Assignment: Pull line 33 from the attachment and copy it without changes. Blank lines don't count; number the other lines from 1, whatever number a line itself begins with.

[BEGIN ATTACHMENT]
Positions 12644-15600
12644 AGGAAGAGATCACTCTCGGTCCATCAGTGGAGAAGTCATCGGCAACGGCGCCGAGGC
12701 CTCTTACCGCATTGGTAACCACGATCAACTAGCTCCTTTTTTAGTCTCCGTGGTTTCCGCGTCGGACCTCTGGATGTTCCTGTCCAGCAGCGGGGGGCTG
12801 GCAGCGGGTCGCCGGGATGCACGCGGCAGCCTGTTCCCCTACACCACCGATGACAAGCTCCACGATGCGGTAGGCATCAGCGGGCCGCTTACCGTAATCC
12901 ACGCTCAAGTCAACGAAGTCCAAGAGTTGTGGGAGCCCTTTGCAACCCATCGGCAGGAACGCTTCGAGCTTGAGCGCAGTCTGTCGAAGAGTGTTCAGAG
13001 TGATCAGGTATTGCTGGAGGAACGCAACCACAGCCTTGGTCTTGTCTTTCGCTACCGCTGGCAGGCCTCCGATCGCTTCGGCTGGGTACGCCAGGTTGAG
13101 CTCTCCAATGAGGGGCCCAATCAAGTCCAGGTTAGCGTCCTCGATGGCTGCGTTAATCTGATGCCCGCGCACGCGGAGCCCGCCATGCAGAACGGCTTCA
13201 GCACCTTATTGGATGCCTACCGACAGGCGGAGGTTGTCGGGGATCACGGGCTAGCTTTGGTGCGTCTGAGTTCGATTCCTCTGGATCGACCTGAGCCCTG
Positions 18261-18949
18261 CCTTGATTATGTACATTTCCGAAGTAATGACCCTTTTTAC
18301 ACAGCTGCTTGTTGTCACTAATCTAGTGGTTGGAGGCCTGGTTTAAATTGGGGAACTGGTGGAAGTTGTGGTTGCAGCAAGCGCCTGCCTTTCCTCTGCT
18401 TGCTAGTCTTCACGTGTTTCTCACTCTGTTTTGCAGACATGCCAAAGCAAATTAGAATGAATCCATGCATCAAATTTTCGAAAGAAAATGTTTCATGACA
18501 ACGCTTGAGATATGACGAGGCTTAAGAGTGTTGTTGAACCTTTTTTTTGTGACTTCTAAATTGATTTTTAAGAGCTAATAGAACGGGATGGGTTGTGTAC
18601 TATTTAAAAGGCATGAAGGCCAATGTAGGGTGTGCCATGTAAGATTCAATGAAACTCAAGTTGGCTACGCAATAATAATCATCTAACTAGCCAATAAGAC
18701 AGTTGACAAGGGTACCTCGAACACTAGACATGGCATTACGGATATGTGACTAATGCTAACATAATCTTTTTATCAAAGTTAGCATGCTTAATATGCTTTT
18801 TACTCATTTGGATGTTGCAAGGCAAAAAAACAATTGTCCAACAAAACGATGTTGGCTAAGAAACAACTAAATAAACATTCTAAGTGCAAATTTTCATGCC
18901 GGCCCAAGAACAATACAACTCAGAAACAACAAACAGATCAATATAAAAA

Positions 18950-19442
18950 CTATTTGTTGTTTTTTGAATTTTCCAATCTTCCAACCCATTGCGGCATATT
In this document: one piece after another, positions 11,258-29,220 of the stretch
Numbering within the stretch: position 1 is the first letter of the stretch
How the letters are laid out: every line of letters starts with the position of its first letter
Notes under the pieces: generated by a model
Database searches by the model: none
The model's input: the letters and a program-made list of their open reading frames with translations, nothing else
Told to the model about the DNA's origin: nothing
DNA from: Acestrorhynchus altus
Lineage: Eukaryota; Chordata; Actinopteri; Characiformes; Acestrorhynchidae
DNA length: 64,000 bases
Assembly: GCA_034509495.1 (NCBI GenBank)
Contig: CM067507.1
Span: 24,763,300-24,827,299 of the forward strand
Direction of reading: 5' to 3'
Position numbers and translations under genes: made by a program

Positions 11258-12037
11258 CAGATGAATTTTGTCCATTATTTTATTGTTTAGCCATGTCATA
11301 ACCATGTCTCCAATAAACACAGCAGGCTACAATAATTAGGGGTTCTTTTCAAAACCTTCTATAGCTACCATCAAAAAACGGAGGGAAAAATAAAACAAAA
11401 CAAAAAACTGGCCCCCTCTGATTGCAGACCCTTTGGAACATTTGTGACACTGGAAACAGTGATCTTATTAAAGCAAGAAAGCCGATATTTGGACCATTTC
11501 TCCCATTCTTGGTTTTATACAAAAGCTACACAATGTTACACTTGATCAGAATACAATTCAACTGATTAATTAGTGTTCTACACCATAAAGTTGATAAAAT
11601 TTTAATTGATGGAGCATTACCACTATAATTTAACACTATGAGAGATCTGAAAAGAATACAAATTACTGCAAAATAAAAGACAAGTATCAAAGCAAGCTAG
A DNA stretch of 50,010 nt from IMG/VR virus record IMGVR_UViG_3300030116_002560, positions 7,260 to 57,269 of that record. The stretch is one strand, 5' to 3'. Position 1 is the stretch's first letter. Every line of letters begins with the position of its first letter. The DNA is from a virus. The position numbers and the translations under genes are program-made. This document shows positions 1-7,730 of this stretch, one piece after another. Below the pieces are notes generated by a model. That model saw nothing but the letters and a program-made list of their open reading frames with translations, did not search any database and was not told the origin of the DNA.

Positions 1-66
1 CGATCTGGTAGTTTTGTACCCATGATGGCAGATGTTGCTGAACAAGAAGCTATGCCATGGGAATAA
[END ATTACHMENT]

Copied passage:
Direction of reading: 5' to 3'